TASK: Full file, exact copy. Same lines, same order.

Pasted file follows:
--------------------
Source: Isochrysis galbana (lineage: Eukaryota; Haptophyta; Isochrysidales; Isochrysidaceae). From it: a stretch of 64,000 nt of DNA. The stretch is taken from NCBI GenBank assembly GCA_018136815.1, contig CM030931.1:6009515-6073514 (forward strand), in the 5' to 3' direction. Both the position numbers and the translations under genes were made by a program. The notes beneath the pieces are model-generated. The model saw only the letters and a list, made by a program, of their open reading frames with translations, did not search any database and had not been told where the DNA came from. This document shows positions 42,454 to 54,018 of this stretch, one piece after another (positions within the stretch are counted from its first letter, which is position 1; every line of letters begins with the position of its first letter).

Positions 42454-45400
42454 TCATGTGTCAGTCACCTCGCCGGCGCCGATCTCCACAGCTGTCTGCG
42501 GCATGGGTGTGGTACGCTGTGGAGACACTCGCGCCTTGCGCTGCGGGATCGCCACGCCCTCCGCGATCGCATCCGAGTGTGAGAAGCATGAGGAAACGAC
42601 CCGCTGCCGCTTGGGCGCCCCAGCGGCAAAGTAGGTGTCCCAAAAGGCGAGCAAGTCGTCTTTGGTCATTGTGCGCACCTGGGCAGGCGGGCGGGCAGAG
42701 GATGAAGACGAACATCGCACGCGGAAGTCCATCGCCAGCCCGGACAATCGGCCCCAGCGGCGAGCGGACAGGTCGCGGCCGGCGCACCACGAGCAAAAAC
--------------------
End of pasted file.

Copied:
Source: Isochrysis galbana (lineage: Eukaryota; Haptophyta; Isochrysidales; Isochrysidaceae). From it: a stretch of 64,000 nt of DNA. The stretch is taken from NCBI GenBank assembly GCA_018136815.1, contig CM030931.1:6009515-6073514 (forward strand), in the 5' to 3' direction. Both the position numbers and the translations under genes were made by a program. The notes beneath the pieces are model-generated. The model saw only the letters and a list, made by a program, of their open reading frames with translations, did not search any database and had not been told where the DNA came from. This document shows positions 42,454 to 54,018 of this stretch, one piece after another (positions within the stretch are counted from its first letter, which is position 1; every line of letters begins with the position of its first letter).

Positions 42454-45400
42454 TCATGTGTCAGTCACCTCGCCGGCGCCGATCTCCACAGCTGTCTGCG
42501 GCATGGGTGTGGTACGCTGTGGAGACACTCGCGCCTTGCGCTGCGGGATCGCCACGCCCTCCGCGATCGCATCCGAGTGTGAGAAGCATGAGGAAACGAC
42601 CCGCTGCCGCTTGGGCGCCCCAGCGGCAAAGTAGGTGTCCCAAAAGGCGAGCAAGTCGTCTTTGGTCATTGTGCGCACCTGGGCAGGCGGGCGGGCAGAG
42701 GATGAAGACGAACATCGCACGCGGAAGTCCATCGCCAGCCCGGACAATCGGCCCCAGCGGCGAGCGGACAGGTCGCGGCCGGCGCACCACGAGCAAAAAC